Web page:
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How Delaware courts made Wall St. back off on M&A

When shareholders sue, Chancery looks to independent directors, and their advisers

"97 percent of deals attracted a lawsuit last year, so deal-making has become a regulated process," writes Steven Davidoff Solomon in the New York Times here.

Noting that something like 60% of publicly-traded U.S. companies are incorporated under Delaware law -- which means business and shareholder disputes are heard by the state's appointed Court of Chancery and appeals court judges -- Solomon lists a string of recent cases where investment bankers (including Goldman Sachs) were punished with hundreds of millions of dollars in payments for putting their own interests above those of client companies and shareholders.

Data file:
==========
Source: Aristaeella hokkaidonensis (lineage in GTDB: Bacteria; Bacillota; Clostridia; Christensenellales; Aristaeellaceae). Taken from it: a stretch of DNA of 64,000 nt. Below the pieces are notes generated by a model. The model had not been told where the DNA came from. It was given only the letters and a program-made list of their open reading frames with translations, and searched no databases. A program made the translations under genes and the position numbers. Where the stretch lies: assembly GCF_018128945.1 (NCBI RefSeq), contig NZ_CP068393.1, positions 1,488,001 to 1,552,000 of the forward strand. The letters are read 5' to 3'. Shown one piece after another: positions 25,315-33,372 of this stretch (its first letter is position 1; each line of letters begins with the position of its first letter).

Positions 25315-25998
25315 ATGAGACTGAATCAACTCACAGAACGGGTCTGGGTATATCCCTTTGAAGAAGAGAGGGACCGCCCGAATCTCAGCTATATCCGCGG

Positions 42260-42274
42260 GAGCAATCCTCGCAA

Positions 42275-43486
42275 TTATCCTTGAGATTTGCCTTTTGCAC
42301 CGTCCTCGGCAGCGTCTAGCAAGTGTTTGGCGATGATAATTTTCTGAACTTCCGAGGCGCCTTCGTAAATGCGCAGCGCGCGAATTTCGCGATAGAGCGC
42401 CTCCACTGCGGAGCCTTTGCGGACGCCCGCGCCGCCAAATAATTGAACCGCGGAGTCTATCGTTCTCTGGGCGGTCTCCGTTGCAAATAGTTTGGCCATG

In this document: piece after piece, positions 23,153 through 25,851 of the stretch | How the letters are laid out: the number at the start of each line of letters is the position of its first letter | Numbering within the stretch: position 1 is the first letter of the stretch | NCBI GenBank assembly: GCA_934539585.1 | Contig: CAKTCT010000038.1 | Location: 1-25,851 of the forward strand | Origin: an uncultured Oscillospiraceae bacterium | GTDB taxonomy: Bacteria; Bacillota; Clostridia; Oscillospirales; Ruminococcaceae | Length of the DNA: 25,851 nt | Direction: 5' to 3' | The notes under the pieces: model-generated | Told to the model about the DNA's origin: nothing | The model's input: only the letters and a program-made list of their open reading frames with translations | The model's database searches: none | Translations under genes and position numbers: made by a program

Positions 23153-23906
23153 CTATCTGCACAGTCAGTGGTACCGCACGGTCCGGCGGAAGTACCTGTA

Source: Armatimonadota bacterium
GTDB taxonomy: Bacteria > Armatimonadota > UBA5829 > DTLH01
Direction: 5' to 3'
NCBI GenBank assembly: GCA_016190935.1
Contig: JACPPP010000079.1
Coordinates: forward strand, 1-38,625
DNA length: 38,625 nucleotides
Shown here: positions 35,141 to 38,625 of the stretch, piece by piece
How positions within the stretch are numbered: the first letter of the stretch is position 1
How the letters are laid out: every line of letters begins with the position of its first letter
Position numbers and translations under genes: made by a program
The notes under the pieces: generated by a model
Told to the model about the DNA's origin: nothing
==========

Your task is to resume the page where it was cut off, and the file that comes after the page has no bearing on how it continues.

He writes that Delaware judges aren't splitting hairs over whether a particular offer is, or is not, the best deal; instead, they are pushing for independent directors to be well-advised, so they can make well-informed choices, in hopes these will benefit shareholders. Recent decisions have intimidated investment banks into ending the practice of "staple" financing, or lucrative deal loans linked to a bank's merger advice, Solomon adds.

Excerpt: "Boards receive wide latitude in Delaware as long as they can demonstrate independence... The Delaware way is to ensure conflict-free advice but not evaluate the substance of the transaction.

"And while they are willing to hold banks liable, the courts have yet to hold directors liable for similar mistakes, leading some to complain that Delaware is choosing sides.

"Still, as long as the advice and the directors are free of conflict, a deal will most likely pass muster in Delaware. Of course, that means shareholders have to trust their directors to do the right thing. Delaware says so."